Now we come to another clause, enacting that the Bishop, before granting his licence, must give notice in writing to the clergyman of the parish, who will have one month to object in. But the licence may be applied for when the clergyman is absent from home. The people who work these chapels will be clever enough to apply to him when the clergyman is away from his parish; and as only one month is allowed to object, that clergyman may find at any time that the licence was granted when he was abroad or ill, and that the whole life's objects for which he has been labouring in his parish is passed away from him, owing to a four or five months' necessary absence.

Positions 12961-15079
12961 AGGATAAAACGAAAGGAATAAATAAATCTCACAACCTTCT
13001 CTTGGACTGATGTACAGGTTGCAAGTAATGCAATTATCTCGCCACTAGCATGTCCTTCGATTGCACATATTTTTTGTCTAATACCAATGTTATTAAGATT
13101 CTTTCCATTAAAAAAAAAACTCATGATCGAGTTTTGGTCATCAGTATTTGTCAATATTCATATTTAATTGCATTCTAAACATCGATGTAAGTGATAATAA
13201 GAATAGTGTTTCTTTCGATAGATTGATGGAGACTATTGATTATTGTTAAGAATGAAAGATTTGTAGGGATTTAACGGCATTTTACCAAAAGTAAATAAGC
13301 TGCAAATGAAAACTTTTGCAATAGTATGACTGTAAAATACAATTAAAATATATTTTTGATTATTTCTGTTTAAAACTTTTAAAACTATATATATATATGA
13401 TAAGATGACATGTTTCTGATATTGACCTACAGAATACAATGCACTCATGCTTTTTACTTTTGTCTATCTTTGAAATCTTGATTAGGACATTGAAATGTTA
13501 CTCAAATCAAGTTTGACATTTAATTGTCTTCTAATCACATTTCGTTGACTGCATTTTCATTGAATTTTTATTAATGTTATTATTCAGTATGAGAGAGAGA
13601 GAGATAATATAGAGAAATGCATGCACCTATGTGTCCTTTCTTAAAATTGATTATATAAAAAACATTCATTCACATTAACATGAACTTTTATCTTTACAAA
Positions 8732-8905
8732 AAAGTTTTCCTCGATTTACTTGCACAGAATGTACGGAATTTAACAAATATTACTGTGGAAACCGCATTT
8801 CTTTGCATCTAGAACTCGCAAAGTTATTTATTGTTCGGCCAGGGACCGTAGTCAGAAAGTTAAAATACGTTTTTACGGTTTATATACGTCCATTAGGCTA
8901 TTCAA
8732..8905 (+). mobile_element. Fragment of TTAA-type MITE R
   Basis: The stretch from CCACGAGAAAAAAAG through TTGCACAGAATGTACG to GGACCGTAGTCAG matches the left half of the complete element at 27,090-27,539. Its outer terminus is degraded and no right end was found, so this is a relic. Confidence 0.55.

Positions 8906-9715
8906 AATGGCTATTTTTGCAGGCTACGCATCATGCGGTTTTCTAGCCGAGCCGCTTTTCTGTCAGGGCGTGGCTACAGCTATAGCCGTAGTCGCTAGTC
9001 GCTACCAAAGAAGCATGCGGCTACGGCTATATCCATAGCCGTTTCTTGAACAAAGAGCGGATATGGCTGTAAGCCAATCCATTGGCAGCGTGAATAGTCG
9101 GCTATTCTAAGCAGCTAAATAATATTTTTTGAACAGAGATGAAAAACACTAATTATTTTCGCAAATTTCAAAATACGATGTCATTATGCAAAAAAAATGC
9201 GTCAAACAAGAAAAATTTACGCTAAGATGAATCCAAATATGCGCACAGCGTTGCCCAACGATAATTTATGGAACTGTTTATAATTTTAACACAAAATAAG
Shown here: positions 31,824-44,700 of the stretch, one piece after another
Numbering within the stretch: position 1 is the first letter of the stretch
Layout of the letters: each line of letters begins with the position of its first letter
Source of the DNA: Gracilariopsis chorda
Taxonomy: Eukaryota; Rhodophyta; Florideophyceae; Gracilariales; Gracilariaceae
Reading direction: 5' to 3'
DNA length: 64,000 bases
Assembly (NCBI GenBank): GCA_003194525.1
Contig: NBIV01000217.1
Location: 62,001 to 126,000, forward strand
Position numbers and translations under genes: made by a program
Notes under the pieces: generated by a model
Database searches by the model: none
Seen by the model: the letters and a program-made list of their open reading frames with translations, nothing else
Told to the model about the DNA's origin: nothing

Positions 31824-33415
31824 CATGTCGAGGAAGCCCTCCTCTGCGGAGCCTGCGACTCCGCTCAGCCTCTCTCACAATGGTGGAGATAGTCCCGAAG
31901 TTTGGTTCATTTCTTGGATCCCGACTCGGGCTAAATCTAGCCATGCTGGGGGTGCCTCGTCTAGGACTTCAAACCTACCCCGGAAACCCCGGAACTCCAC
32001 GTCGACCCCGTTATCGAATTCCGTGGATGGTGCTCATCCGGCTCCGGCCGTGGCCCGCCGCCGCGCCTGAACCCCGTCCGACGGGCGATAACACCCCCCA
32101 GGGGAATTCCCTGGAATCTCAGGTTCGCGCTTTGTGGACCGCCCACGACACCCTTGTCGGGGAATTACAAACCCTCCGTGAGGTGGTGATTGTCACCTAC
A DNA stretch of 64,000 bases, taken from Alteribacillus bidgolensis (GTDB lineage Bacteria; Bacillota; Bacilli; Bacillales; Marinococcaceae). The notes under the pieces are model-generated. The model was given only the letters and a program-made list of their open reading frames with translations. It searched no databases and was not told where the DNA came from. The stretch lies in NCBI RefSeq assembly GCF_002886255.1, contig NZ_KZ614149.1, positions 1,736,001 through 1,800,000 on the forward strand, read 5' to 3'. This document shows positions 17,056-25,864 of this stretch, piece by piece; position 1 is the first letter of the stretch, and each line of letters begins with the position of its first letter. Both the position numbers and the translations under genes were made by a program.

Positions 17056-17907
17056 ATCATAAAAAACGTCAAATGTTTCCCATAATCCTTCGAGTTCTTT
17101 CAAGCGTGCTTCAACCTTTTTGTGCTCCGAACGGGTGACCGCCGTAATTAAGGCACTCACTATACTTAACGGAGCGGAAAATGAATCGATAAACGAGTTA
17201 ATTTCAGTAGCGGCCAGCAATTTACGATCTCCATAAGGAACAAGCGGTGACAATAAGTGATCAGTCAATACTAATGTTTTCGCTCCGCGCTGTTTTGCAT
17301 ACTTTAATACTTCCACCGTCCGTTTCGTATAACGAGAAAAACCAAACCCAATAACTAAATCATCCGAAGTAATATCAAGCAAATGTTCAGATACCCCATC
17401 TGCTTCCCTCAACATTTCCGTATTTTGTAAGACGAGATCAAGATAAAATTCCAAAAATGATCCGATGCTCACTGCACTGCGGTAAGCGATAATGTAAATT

I proceed to the 10th clause, which is entitled the "Appeal to the Archbishop" against the decision of the Bishop, although it also includes the prior appeal to that Bishop. The supporters of the Bill may say that this clause is founded on precedents derived from present Church legislation. But that present legislation rests on something like respect for the pre-existing state of things. This measure is founded upon the general rejection of that parochial system which we have been always taught to believe in and to value. The clergyman of the parish in which the chapel is to be localized may give notice of objection and of appeal to the Bishop, but there is virtually no provision that he shall have, I do not say a fair hearing, but any hearing at all, or even any reply. The Bishop is not to act as a judge; he is simply to be a gentleman to whom the clergyman may send a letter—he has no means of getting at the Bishop, he has no means of stating his case verbally. The Bishop may be a gentleman wishing to act fairly, but he has committed himself beforehand to the licence; he has promised the promoters he will do it; he will then simply tell the clergyman that he has no objection to the chapel, and that he wonders anyone else can have any. Is the Bishop, I repeat, bound by this measure to give the clergyman a hearing? No. Is he bound to give him any answer at all? No. In his abundant courtesy he may send him a halfpenny card—"The Bishop of Islington presents his compliments to Mr. Smith, and acknowledges his communication of the 14th instant." But the licence goes forth, notwithstanding. Then the clergyman flies to the Archbishop. The Archbishop will probably go to the expense of a penny stamp, and will enclose his missive in an envelope, informing him—"The Archbishop has received Mr. Smith's communication, but that, as he has perfect confidence in the wisdom and discretion of the Bishop, he is unable to perceive any necessity for his interference." I say, if you are determined to persecute the clergyman, let him be persecuted in the open daylight. Let him go in person to the Bishop, let him have a hearing in the presence of his antagonists, and let him then plead his cause in a similar manner in his appeal to the Archbishop; otherwise you will fall into that worst form of mal-ad-ministration—a paternal despotism, and paternal despotism is only another name for general discontent. I think, Sir, I have said enough to show that this is a measure for revolutionizing the Church, and that you will have the Church in a flame in six months if you pass this Bill. You will light that flame in those parishes where the licence is granted, you will kindle it in those parishes where it is refused, you will spread the conflagration wherever the clergyman stands up for his rights, and you will leave it smouldering in the hearts of the quiet laity wherever he is weak enough to succumb. Why, then, all this? Simply because you want to pass a measure, and place it on the statute book, which has been languidly considered in the House of Commons on a Wednesday afternoon. I know that the parochial system is capable of reform. I know that more chapels and mission stations are needed. I have always stood up, and I shall always stand up, to plead for such reforms. But it is because I feel the system is in need of development that I call upon you to reject this crude and vague scheme. Let the Church—meeting in Convocation, and meeting in diocesan conference—examine into its own wants, and propose some scheme of its own which shall be satisfactory to the clergy, grateful to the laity, and just to the country at large. Fully believing that the Church is competent to deal with all these questions by itself, I oppose this Bill, and I move that it be read a second time this day six months.